4. I just finished catering an anniversary party and earned $150. It was super easy (hors d’oeuvres), only took a few hours of my time, and I got many more references for future parties while there.

  5. Good article and true… HOWEVER, savings are more efficient than earnings (when you get the crap taxed out of you). IE: a penny saved > penny earned… Poor Ben Franklin.

    You have to pay income taxes on everything you earn so our corrupt politicians can dole it out for votes and corporate interests. Last year I paid over 43% of my earnings to taxes.

    So if I want to add $100 to my investment portfolio, I actually have to earn $175.44… But I keep 100% of my savings. So I’d rather Also, this tax burden will increase as your earnings go up! Provides a great incentive to work harder does it not?

    I’m most certainly not saying don’t increase your earnings (but your govt is)! While I spend most of my energy on increasing my earnings, I don’t use them as an excuse to lapse in frugality!

  6. great tip! i have been meaning to freelance for a while but have been — full disclosure — TOO LAZY to put up portfolios of my work. i’m leaving this comment to hold myself accountable for completing this within the next week. things i can do:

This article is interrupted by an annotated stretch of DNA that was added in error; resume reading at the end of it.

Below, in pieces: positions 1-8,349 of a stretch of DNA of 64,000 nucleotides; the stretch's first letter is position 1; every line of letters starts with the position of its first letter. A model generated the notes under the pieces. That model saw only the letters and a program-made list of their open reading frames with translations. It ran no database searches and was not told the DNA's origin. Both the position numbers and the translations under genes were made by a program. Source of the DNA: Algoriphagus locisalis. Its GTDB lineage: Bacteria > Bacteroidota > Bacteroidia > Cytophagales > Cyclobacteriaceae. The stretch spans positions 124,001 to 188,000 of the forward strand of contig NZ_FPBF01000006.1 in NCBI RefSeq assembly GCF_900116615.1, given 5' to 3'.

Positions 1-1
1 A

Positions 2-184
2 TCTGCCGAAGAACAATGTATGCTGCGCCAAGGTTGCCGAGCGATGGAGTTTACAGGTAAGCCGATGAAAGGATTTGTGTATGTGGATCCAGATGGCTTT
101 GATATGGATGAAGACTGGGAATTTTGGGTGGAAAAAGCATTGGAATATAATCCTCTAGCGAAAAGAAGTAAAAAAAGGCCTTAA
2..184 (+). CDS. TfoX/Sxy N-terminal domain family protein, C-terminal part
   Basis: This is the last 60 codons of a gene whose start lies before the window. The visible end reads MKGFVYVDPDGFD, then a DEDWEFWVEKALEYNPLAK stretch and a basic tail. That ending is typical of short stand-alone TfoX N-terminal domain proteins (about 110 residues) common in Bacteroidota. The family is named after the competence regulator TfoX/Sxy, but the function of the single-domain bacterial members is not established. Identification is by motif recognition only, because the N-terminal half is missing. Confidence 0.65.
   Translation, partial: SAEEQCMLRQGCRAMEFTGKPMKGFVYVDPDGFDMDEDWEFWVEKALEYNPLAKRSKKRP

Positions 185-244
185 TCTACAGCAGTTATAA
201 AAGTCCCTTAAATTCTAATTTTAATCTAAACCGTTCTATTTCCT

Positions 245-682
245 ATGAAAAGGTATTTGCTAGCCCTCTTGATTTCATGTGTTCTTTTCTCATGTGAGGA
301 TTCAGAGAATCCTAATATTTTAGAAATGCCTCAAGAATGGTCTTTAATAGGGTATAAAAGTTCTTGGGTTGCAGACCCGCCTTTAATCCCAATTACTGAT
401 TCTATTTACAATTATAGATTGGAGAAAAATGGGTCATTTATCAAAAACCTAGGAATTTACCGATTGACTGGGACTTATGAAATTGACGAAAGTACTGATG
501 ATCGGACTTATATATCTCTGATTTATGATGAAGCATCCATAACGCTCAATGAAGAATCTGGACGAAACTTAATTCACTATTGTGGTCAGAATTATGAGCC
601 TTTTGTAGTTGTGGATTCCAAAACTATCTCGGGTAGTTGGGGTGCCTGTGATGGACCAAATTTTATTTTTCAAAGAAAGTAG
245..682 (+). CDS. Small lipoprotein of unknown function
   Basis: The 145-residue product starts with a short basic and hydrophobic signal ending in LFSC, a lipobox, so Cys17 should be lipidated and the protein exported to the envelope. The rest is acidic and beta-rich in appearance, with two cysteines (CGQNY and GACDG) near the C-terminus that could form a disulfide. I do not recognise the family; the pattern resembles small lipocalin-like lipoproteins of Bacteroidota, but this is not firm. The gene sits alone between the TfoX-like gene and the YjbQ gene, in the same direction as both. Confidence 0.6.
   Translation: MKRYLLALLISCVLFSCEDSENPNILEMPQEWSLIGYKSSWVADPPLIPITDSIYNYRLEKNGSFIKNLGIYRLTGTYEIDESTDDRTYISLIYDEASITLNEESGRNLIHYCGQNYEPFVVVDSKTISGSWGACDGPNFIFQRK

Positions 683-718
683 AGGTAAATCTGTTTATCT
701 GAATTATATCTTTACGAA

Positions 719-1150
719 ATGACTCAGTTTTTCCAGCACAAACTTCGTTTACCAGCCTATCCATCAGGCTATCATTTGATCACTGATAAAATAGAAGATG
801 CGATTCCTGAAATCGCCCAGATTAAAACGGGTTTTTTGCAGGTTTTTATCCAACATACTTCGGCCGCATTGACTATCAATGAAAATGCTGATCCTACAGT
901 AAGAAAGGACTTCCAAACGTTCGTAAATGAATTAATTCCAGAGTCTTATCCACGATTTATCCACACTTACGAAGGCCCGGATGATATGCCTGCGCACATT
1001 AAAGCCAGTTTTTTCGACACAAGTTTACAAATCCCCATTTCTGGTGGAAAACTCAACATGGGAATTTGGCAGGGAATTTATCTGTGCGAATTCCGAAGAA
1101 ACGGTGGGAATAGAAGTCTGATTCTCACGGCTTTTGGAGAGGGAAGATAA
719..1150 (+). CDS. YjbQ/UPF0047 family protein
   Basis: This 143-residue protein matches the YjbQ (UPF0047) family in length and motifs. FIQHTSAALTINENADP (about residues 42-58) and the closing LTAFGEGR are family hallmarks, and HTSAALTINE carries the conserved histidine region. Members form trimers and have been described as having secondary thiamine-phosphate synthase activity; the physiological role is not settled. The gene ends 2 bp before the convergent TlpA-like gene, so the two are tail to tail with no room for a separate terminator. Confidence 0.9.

• videography
    • video editing
    • web design
    • handout (as opposed to ppt) design

  7. On the “What should I avoid” question I would add … avoid to “diversify” yourself too much. It goes in the same idea as “start small”. When I started to try to find ways to make more money I knew that all attempts will not work so I thought that I should try as much ideas as I can … It resulted in trying too much things and couldn’t completed any successfully due to a lack of time.

    I’m getting better at this now. One example of a skill I used to make money is growing house plants, I enrolled myself in a local growing club, they have regular selling events, I sell my houseplants and make 100-200$ almost every other month (once a year we have a bigger event … up to 400$ during a single week end ). It’s not too much time consuming : less than 1 hour a week to water and take care of plants … they grow almost by themselves.

  8. Great post. I’m thinking of doing some freelancing in the new year.

    However, I don’t see why you feel the need to constantly put down other websites. There are a lot great ideas out there — ones which you’ve obviously used for this challenge (like packing your lunches and selling stuff on ebay). I’m sorry, but as a reader, I find the attitude a little hypocritical — and I see it as a sign of insecurity.

    In addition, a lot of these frugal ideas are better for the environment (like packaging your own snacks and reusing foil). Isn’t it funny how we’ll pay more for eco-friendly products, yet balk at eco-friendly ideas that actually save money?

  9. Ramit,